– Author Judith Schwartz joins us to discuss her 2020 book The Reindeer Chronicles: And Other Inspiring Stories of Working with Nature to Heal the Earth, which documents numerous restoration projects around the globe and highlights the ways the global ecological restoration movement is challenging us to reconsider the way we live on planet Earth.
– We’re also joined by Tero Mustonen, president of an NGO based in Finland called the Snowchange Cooperative, who tells us about the group’s Landscape Rewilding Programme, which is “rewilding” Arctic and Boreal habitats using Indigenous knowledge and science.

Only 1 of 52 pilot whales survives mass stranding in Indonesia by [24 Feb 2021]
– Two of the three whales that initially survived later became stranded again and died.
– Researchers are trying to determine the cause of the mass stranding, just the latest one in Indonesia.

Agroforestry and land reform give Brazil cacao farmers sweet taste of success by Patricia Moll [24 Feb 2021]
– In the 1990s, witches’ broom disease, a fungal outbreak, devastated cacao crops in the south of Brazil’s Bahia state, leaving many farms abandoned.
– One of those farms was occupied by 40 families who now sell top-quality cacao to major chocolate brands.
– The community reestablished the agroecological system known as cabruca, in which farmers plant cacao trees and other crops without clearing native forest.
– Thanks to this system and their land reform efforts, the farmers have seen their monthly earnings more than double since 2008.

When seas turn rough, gleaning keeps the fish on the table for some communities by Basten Gokkon [24 Feb 2021]
– Communities living close to hard-bottomed shallow shore are more likely to catch animals for seafood consumption in the rough season when other types of fishing often aren’t possible, a new study has found.
– The study also found that shallow habitat mattered: the larger its extent, the more households glean.
– The results further suggest that worsening sea conditions due to climate change will increase the importance of coastal gleaning.
– The authors say that understanding the interactions between people and coastal ecosystems through fishing activities, such as gleaning, is essential for ensuring coastal management that supports social objectives.

“Securing Indigenous guardianship of vital ecosystems”: Q&A with Nia Tero CEO Peter Seligmann by Rhett A. Butler [23 Feb 2021]
– One of the dominant trends in conservation over the past 20 years has been growing recognition of the contributions Indigenous peoples have made toward conservationists’ goals of protecting biodiversity, wild places, and ecosystem functions.
– This view is a departure from historical conservation approaches, which have tended to marginalize, undervalue, or even criminalize Indigenous peoples. The transition unfolding across conservation is an important development for the sector, but going from talking about change to actually implementing meaningful reforms will be a challenge.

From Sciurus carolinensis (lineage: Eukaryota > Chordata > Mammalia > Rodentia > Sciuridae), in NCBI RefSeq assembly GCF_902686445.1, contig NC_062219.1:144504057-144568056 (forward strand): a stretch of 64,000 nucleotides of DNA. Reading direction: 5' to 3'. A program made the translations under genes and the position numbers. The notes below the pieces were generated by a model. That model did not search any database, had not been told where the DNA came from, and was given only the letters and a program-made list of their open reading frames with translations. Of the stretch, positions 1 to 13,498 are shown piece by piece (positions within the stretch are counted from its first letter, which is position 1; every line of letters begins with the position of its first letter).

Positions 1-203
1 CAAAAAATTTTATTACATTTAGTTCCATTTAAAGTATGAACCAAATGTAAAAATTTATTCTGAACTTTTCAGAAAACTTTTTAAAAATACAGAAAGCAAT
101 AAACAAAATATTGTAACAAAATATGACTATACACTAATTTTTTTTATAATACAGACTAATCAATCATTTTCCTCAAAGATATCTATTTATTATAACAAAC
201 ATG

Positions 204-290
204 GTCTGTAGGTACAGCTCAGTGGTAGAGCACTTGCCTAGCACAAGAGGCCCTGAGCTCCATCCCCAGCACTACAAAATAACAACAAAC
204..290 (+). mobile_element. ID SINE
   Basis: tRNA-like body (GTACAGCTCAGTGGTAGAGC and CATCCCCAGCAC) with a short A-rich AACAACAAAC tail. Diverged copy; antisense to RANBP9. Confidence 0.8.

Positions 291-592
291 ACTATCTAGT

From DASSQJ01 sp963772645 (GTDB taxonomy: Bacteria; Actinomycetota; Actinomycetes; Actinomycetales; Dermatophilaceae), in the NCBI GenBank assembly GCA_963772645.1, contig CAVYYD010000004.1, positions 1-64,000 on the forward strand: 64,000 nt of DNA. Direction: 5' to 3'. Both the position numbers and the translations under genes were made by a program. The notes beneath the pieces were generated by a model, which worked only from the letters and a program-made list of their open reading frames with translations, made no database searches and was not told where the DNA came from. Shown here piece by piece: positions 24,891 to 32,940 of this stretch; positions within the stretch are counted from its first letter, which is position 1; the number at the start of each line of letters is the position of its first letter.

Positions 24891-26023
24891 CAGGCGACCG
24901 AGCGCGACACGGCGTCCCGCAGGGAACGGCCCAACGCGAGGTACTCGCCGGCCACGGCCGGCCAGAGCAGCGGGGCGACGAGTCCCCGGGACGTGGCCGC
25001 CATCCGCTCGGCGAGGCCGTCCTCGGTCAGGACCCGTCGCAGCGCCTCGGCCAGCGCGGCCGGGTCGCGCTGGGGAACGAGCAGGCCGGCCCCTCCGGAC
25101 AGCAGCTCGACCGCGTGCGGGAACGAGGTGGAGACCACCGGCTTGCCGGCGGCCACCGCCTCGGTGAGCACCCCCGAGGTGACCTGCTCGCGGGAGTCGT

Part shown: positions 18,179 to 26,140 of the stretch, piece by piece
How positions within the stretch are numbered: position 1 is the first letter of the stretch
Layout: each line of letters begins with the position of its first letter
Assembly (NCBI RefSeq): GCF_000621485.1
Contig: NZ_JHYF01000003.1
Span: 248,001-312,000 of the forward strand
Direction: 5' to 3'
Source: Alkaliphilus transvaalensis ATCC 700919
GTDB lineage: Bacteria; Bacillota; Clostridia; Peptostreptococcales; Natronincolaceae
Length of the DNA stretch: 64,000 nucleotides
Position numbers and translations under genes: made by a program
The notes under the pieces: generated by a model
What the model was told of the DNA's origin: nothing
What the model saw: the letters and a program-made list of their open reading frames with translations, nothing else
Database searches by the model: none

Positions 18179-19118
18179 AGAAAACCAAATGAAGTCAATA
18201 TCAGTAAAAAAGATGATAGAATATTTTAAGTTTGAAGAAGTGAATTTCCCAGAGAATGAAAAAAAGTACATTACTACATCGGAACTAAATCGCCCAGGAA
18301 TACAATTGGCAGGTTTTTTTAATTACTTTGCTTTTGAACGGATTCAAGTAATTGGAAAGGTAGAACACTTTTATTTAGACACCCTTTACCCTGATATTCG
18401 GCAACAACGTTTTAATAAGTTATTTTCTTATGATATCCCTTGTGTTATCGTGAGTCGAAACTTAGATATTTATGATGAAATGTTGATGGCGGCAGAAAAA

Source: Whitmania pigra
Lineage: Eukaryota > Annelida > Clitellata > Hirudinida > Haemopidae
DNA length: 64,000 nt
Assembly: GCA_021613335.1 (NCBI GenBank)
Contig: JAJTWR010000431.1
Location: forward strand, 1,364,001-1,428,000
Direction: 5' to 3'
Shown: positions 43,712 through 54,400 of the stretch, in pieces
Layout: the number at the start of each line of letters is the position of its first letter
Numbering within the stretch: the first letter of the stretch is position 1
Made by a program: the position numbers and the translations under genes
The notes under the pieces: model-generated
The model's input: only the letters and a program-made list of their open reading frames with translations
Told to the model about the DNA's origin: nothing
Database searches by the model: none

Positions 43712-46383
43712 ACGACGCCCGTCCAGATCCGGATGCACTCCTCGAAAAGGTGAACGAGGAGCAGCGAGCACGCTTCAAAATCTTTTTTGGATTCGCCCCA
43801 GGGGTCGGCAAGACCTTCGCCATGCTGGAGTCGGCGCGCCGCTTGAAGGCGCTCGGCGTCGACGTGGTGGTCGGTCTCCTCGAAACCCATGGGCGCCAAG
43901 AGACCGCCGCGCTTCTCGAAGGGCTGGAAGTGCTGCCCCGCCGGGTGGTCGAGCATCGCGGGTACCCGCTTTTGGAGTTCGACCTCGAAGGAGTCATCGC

– For these reasons, Peter Seligmann – one of the best-known and most influential figures in conservation – is an important figure to watch. In 2017 Seligmann launched a new organization called Nia Tero that puts Indigenous peoples at the center of its strategy: “For us, it was clear that humanity’s fate is directly dependent upon the ability of nations, and the public, to support Indigenous territorial rights and embrace Indigenous peoples’ belief in the reciprocal relationship between all beings and the Earth.“
– Seligmann spoke about Nia Tero’s ambitions in a February 2021 interview with Mongabay founder Rhett A. Butler.

As Amazon forest-to-savanna tipping point looms, solutions remain elusive by Shanna Hanbury [23 Feb 2021]
– Leading scientists project that if an additional 3-8% of rainforest cover is lost in the Amazon, it may overshoot a forest-to-degraded-savanna tipping point. That shift could mean mega-drought, forest death, and release of great amounts of stored carbon to the atmosphere from southern, eastern and central Amazonia.
– Despite this warning, Brazilian Amazon deforestation hit an 11-year high in 2020. Government clampdowns on environmental crime greatly decreased deforestation in the past, but Brazil is now facing a political backlash led by President Jair Bolsonaro, resulting in agribusiness and mining expansion and deforestation.
– Market efforts to create incentives have been ineffective. A public-private plan to cut deforestation led by Mato Grosso state has not met its environmental targets, even as agricultural lands increased. Amazonas, Acre and Rondônia — Bolsonaro-aligned states — are pushing for the creation of a new agriculture frontier.
– Indigenous communities, because they’re the best land stewards, should be at the forefront of public policy to conserve the Amazon, say experts, but instead they face poverty and marginalization by the institutions responsible for securing their land rights. International response to the Amazon crisis has also lagged.

Electronic ears spy on poachers in a key Central American jaguar habitat by Elizabeth Claire Alberts [23 Feb 2021]
– The international NGO Panthera has been using acoustical monitoring systems to support their anti-poaching patrols in Guatemala and Honduras since 2017.
– The acoustical recorders can pick up gunshots, conversations and wildlife sounds, and help rangers plan their patrols to be more effective in combating illegal activities.
– Panthera is particularly concerned about protecting the jaguar, which is threatened by poaching, wildlife trafficking and habitat loss in this region.

On a Philippine volcano, an eruption-proof mouse rules the roost by Leilani Chavez [23 Feb 2021]